time, there were others which might have struck the minds of the listeners with great force under the peculiar circumstances that evoked them, but which, when these circumstances were forgotten, became trivial and almost unintelligible. A few verses sung by warriors on the eve of a great battle would, if that battle ended in victory, assume a charm quite independent of their poetic merit. They would be repeated in memory of the heroes who conquered, and of the gods who granted victory. But when the heroes, and the gods, and the victory were all forgotten, the song of victory and thanksgiving would often survive as a relic of the past, though almost unintelligible to later generations.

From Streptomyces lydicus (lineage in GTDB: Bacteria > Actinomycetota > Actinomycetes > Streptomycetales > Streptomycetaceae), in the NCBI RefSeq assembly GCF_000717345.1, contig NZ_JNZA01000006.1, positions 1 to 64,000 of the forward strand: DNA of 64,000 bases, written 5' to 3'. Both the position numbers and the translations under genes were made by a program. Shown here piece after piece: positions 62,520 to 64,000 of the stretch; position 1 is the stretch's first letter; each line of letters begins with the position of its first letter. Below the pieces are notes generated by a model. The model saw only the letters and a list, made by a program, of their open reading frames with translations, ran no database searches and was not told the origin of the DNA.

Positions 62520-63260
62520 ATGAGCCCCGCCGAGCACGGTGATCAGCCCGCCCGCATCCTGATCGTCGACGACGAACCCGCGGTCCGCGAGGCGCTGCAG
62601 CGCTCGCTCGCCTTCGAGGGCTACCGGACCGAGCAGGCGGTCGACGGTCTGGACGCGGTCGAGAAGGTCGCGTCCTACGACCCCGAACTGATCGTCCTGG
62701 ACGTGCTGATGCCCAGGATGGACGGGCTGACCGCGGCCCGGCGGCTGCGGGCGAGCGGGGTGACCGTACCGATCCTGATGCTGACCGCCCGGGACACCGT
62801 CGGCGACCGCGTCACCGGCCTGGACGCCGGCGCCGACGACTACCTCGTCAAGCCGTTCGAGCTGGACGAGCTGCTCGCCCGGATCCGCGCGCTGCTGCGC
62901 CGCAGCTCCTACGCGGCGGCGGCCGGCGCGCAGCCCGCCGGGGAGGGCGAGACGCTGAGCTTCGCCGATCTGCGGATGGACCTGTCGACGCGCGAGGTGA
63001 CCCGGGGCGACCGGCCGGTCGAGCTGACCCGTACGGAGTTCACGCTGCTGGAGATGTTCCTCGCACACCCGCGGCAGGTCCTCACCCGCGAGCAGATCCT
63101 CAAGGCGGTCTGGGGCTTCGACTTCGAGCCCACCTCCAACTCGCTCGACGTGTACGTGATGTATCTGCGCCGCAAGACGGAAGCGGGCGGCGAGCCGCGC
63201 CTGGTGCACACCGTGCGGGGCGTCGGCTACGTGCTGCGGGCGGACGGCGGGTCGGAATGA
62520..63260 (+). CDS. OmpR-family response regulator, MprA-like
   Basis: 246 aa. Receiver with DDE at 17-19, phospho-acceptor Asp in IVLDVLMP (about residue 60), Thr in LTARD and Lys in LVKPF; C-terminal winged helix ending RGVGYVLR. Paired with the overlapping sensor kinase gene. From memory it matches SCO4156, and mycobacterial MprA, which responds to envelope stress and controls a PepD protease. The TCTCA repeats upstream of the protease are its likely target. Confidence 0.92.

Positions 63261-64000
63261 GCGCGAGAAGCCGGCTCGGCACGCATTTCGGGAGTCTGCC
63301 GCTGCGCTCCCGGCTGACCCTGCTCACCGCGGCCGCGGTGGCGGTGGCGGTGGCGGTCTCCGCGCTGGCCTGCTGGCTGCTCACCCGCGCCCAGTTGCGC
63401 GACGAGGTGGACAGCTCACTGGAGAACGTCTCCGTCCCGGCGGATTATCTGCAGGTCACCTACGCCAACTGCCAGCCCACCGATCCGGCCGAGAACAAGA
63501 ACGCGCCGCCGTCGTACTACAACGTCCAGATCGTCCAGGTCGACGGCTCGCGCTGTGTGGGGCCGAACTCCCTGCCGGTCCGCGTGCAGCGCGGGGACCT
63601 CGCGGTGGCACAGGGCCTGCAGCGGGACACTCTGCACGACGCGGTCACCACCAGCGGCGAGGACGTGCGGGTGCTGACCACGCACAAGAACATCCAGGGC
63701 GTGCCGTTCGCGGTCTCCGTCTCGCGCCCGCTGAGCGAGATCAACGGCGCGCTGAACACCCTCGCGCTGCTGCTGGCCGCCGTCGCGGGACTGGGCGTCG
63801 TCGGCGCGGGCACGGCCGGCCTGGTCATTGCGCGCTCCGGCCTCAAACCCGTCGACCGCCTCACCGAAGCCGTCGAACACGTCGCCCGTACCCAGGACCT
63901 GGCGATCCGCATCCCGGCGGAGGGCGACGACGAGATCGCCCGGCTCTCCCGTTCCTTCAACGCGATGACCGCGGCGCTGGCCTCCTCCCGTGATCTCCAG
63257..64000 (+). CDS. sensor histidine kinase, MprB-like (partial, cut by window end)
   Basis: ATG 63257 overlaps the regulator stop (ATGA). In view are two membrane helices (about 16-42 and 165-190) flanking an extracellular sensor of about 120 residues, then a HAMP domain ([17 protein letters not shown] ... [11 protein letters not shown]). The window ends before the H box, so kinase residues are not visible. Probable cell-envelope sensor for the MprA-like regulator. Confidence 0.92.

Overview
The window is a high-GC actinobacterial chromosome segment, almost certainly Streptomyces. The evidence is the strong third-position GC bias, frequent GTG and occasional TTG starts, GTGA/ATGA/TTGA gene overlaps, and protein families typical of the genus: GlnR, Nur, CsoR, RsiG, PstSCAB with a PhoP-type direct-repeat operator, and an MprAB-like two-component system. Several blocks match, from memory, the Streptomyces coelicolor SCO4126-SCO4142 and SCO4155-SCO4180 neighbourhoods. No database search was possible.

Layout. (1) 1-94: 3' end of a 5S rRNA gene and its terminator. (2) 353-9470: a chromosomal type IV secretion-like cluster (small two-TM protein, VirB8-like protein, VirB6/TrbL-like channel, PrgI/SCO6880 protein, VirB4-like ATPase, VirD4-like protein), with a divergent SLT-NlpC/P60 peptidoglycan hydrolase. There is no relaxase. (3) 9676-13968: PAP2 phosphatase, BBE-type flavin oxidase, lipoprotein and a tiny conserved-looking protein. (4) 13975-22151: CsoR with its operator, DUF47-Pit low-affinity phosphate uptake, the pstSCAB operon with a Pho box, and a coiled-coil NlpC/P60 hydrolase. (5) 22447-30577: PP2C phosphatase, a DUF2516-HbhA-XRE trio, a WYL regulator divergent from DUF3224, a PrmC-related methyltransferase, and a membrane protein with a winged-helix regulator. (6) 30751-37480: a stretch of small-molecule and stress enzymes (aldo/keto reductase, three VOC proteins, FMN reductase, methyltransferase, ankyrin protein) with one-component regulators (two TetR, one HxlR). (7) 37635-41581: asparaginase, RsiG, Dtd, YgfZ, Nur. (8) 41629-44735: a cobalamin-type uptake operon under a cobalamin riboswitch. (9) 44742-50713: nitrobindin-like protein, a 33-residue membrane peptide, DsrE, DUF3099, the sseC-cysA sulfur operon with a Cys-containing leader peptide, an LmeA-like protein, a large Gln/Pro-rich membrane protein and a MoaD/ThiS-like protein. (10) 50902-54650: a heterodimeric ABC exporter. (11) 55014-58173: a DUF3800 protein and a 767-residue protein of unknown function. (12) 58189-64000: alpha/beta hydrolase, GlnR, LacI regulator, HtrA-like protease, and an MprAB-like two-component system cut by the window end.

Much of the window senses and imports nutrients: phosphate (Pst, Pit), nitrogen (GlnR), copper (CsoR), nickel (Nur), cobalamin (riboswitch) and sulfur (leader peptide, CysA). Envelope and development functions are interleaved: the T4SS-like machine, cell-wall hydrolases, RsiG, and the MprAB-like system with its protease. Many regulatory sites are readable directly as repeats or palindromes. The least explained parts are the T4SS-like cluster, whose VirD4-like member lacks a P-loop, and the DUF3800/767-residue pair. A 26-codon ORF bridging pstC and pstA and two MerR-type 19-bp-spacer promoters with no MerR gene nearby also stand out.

Even a single ceremonial act, performed at the time of a famine or an inundation, and apparently attended with a sudden and almost miraculous success, might often be preserved in the liturgical code of a family or a tribe with a superstitious awe entirely beyond our understanding. It might be repeated for some time on similar emergencies, till when it had failed again and again it survived only as a superstitious custom in the memory of priests and poets.
Further, it should be remembered that in ancient as in modern times, the utterances of men who had once gained a certain prestige, would often receive attention far beyond their merits, so that in many a family or tribe the sayings and teachings of one man, who had once in his youth or manhood uttered words of inspired wisdom, would all be handed down together, without any attempt to separate the grain from the chaff.